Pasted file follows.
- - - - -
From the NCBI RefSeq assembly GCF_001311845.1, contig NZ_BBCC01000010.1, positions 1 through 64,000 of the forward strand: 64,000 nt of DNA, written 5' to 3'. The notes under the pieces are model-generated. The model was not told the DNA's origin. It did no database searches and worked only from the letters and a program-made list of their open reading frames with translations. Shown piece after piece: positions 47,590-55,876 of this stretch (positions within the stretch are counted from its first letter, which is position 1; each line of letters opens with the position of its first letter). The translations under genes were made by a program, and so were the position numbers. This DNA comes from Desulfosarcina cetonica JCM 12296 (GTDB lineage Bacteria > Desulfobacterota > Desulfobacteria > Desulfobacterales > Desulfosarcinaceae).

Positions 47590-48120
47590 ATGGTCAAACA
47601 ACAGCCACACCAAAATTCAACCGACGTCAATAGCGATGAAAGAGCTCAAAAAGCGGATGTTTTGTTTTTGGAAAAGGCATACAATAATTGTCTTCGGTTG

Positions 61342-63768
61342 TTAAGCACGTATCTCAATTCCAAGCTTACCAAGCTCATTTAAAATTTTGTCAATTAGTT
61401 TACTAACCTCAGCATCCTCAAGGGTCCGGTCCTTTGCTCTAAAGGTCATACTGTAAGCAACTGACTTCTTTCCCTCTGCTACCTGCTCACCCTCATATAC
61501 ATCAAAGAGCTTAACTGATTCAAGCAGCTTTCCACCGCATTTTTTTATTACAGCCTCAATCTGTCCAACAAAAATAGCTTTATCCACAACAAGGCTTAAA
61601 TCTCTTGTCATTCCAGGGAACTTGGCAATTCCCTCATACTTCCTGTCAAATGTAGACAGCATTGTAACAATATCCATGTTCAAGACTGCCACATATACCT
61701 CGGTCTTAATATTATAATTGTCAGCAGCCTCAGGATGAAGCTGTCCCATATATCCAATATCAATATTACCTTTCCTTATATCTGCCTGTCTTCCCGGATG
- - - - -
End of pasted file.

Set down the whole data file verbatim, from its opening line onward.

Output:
From the NCBI RefSeq assembly GCF_001311845.1, contig NZ_BBCC01000010.1, positions 1 through 64,000 of the forward strand: 64,000 nt of DNA, written 5' to 3'. The notes under the pieces are model-generated. The model was not told the DNA's origin. It did no database searches and worked only from the letters and a program-made list of their open reading frames with translations. Shown piece after piece: positions 47,590-55,876 of this stretch (positions within the stretch are counted from its first letter, which is position 1; each line of letters opens with the position of its first letter). The translations under genes were made by a program, and so were the position numbers. This DNA comes from Desulfosarcina cetonica JCM 12296 (GTDB lineage Bacteria > Desulfobacterota > Desulfobacteria > Desulfobacterales > Desulfosarcinaceae).

Positions 47590-48120
47590 ATGGTCAAACA
47601 ACAGCCACACCAAAATTCAACCGACGTCAATAGCGATGAAAGAGCTCAAAAAGCGGATGTTTTGTTTTTGGAAAAGGCATACAATAATTGTCTTCGGTTG

Positions 61342-63768
61342 TTAAGCACGTATCTCAATTCCAAGCTTACCAAGCTCATTTAAAATTTTGTCAATTAGTT
61401 TACTAACCTCAGCATCCTCAAGGGTCCGGTCCTTTGCTCTAAAGGTCATACTGTAAGCAACTGACTTCTTTCCCTCTGCTACCTGCTCACCCTCATATAC
61501 ATCAAAGAGCTTAACTGATTCAAGCAGCTTTCCACCGCATTTTTTTATTACAGCCTCAATCTGTCCAACAAAAATAGCTTTATCCACAACAAGGCTTAAA
61601 TCTCTTGTCATTCCAGGGAACTTGGCAATTCCCTCATACTTCCTGTCAAATGTAGACAGCATTGTAACAATATCCATGTTCAAGACTGCCACATATACCT
61701 CGGTCTTAATATTATAATTGTCAGCAGCCTCAGGATGAAGCTGTCCCATATATCCAATATCAATATTACCTTTCCTTATATCTGCCTGTCTTCCCGGATG